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[Susan notes: ]

Published in New York Times
00/00/0000

To the editor

The student load of 135 was the

reason I left high school English teaching eons

ago. It is simply impossible to do the job as it

should be done.




Re “Smaller-Is-Better Theory of Class Size Faces

New Test in a Time of Pinched Budgets” (news

article, Feb. 22):



Class size does matter. Teachers today routinely

work a seven-hour day. Then, like the garment

workers of yesteryear, they must take home hours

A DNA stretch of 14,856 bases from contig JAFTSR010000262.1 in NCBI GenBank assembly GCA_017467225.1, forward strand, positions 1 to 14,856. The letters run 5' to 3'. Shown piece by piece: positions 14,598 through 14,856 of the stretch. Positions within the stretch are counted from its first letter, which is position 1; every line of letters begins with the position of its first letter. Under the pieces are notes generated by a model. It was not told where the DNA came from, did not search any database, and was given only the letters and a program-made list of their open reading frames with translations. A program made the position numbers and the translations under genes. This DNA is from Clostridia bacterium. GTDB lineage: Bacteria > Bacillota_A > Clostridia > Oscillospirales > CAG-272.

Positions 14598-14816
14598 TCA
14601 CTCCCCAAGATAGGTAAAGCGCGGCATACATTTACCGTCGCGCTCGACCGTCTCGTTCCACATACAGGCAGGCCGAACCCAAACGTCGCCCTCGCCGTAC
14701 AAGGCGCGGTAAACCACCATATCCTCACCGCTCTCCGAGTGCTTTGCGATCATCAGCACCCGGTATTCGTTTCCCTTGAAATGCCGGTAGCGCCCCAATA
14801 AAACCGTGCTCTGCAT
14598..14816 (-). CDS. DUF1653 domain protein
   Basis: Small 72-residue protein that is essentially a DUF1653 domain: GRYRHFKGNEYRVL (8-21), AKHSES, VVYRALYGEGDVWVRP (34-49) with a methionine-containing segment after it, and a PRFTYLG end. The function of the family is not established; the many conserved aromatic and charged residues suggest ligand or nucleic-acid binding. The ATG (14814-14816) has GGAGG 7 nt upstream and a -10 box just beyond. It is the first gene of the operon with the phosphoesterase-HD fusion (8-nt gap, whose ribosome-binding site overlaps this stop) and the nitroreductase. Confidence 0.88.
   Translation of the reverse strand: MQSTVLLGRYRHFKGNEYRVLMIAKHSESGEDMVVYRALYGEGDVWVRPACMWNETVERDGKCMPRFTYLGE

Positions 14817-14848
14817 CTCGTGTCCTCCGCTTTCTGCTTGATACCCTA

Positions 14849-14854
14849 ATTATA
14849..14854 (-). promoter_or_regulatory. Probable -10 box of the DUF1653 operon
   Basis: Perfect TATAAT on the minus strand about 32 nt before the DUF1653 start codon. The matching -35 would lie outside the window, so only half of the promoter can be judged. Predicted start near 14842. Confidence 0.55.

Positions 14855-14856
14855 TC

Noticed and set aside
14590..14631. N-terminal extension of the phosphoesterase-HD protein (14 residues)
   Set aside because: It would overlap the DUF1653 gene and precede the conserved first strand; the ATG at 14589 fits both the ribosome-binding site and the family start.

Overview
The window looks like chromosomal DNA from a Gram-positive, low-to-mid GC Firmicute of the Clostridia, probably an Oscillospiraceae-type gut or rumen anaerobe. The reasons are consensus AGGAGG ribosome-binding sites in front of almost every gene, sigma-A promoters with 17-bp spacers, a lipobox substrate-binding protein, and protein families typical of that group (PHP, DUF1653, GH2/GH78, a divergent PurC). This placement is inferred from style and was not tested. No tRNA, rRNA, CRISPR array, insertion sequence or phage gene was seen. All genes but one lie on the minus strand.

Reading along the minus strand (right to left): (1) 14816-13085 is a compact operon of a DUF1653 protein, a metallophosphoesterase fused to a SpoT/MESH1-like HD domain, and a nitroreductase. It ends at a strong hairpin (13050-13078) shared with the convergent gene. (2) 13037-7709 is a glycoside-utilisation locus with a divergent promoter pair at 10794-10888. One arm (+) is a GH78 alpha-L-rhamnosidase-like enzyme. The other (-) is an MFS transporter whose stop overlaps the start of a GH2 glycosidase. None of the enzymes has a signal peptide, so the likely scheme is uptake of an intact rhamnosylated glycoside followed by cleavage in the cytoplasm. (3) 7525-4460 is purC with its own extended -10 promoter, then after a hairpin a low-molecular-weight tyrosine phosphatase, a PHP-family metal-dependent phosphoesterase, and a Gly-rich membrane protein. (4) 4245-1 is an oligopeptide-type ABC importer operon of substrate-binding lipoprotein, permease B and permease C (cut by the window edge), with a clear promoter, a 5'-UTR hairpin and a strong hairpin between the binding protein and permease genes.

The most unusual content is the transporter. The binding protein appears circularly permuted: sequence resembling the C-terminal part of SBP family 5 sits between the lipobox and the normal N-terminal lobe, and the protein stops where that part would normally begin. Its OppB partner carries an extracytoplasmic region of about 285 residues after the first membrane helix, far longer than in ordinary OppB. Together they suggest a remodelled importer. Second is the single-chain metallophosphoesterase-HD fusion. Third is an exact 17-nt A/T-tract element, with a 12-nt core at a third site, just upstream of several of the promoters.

of additional work.



Besides writing detailed lessons, teaching,

tutoring and attending professional meetings,

teachers are expected to give and grade class

work and homework daily, keep individual

statistics, write progress reports, fill out

report cards and be in contact with parents.



For teachers in New York City, this often means a

60- to 80-hour week. But with fewer students,

teachers can not only focus more on individual

students, but even occasionally spend time with

their own families.



Last year, I had 160 students. Spending only

three minutes per student per day on paperwork

equals 40 hours per week. Added to actual

teaching, this can mean an 80-hour week for city

teachers. Large classes and better teachers are

not sustainable.



The writer was a high school history

teacher.

Anne Lipke


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